Designers, illustrators, photographers, and fine artists often feel-and display through their creations-uncertainty and confusion when working with color. This insecurity applies to artists who are new to the profession, as well as those with years of experience.
But color really isn't as complicated as you might think. Practicing the tips I offer in this article will diminish any intimidation and befuddlement you might experience when working with color, and will replace those feelings with know-how and confidence.
Tip 1: Pay Attention!
That's right-just open your eyes a bit wider than usual, and start taking particular notice of color:
- Color combinations that seem to work especially well
- Palettes that appear to fall short of their ideals
- Color schemes that are in step with current trends
- Palettes that seem to be in circulation despite having exceeded their expiration date.
Take particular note when you come across the work of talented designers, illustrators, photographers, fine artists, and fashion designers-professionals whose work directly affects and reflects the way color is used within the ever-changing context of contemporary media. Watching these artists is a particularly important practice for those of us involved with commercial arts such as design and illustration. Our work loses value when it appears to be out of touch with current trends.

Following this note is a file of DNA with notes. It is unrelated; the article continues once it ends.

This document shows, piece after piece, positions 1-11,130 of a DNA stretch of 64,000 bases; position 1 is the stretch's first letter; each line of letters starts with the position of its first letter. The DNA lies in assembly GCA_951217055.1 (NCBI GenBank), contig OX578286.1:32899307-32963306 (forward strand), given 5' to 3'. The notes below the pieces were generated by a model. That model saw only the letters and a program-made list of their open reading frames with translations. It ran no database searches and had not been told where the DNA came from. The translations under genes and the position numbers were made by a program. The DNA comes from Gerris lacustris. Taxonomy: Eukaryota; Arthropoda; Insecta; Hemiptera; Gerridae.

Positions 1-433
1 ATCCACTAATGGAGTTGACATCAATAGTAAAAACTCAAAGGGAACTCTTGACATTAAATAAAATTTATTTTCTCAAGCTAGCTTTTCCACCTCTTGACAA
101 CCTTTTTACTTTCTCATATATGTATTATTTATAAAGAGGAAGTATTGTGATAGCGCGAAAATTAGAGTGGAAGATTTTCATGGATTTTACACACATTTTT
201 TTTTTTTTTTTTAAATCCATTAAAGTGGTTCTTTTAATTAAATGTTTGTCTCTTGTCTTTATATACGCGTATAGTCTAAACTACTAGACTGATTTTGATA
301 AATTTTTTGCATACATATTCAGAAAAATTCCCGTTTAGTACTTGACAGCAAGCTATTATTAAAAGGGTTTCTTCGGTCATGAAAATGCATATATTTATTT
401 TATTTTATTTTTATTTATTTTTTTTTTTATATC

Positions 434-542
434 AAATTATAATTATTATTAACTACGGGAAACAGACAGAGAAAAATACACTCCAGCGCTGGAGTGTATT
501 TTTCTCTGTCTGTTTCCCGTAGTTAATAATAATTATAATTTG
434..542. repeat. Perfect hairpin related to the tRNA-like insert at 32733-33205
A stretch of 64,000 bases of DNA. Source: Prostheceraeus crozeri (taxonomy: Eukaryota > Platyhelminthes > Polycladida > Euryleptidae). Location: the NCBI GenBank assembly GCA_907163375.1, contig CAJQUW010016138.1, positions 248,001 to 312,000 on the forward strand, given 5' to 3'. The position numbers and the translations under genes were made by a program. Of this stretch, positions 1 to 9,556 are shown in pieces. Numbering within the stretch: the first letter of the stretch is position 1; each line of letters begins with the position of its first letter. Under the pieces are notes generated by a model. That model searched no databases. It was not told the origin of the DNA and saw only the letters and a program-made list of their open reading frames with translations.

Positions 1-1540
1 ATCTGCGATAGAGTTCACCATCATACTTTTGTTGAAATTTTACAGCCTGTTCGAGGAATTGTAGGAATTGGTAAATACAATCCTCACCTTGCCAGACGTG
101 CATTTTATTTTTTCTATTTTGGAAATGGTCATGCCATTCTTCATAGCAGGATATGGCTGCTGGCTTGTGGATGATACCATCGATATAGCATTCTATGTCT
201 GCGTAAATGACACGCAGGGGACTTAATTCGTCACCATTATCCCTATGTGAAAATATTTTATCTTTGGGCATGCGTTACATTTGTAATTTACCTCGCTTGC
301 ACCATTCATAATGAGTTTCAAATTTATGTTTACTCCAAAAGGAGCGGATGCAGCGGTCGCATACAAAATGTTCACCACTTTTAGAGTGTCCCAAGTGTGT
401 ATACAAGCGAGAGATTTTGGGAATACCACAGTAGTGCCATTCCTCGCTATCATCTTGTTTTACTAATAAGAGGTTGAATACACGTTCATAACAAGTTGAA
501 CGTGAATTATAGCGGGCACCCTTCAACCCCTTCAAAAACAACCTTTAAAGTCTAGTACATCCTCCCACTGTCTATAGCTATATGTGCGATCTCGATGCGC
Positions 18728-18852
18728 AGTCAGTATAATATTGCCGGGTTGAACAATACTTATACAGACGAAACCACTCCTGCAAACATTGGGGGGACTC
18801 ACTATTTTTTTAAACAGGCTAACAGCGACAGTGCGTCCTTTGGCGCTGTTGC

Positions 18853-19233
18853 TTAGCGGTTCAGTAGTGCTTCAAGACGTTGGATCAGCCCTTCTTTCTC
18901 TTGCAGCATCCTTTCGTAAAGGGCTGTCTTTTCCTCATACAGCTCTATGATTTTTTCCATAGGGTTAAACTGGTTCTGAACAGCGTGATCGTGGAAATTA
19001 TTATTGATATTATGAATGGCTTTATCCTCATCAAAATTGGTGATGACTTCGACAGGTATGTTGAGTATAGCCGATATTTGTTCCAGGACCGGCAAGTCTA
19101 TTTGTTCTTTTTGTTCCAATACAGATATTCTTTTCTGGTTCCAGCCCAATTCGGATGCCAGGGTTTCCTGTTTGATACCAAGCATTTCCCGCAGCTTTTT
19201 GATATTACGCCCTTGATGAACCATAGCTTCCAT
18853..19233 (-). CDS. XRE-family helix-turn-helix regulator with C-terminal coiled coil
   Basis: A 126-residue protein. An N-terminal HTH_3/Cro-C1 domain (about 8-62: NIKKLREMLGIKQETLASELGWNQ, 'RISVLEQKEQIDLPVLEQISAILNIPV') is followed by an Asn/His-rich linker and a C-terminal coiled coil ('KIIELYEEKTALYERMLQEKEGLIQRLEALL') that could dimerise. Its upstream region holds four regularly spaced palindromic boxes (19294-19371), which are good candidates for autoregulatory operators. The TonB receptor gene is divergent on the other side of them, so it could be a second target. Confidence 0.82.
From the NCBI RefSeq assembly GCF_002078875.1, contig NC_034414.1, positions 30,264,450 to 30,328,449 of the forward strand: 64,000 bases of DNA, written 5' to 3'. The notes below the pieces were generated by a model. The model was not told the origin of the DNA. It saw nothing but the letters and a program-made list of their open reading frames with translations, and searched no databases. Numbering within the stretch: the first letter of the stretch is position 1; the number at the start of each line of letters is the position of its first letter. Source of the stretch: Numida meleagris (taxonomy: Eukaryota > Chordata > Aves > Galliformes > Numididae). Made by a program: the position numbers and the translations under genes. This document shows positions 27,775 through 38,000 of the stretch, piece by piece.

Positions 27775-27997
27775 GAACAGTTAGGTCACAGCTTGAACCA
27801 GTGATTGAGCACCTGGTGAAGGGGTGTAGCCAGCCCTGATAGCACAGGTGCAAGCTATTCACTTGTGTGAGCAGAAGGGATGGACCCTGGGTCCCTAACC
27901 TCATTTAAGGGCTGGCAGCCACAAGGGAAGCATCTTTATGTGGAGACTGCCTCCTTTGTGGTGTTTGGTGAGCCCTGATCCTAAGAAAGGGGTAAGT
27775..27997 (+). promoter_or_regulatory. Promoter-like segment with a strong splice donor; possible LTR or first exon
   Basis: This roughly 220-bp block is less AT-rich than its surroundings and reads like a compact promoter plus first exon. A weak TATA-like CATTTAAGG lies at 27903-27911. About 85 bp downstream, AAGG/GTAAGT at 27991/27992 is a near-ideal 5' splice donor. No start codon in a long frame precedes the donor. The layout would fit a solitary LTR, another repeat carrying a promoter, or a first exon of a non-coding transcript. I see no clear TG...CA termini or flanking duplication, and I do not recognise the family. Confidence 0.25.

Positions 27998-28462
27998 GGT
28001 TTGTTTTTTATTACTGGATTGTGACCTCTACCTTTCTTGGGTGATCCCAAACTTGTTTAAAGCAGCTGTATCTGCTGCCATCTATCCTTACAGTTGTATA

Try to wrap your head around the conceptual thinking and the palette-building strategies that support effective and eye-catching combinations of color. Any effort you put into understanding the thought process behind successful color presentations will go a long way toward developing your own color savvy. (A solid grasp of the color-related principles outlined in the following sections should help you in assessing the hidden secrets of good-looking palettes.)
If you feel so inclined, explore the historical applications of color in both commercial and fine arts. This effort is never wasted on art professionals. A thorough understanding of what was done in the past, combined with an awareness of what's currently happening in the realm of color, strengthens an artist's ability to create color palettes that surf the leading edges of successive waves of fashion and trend.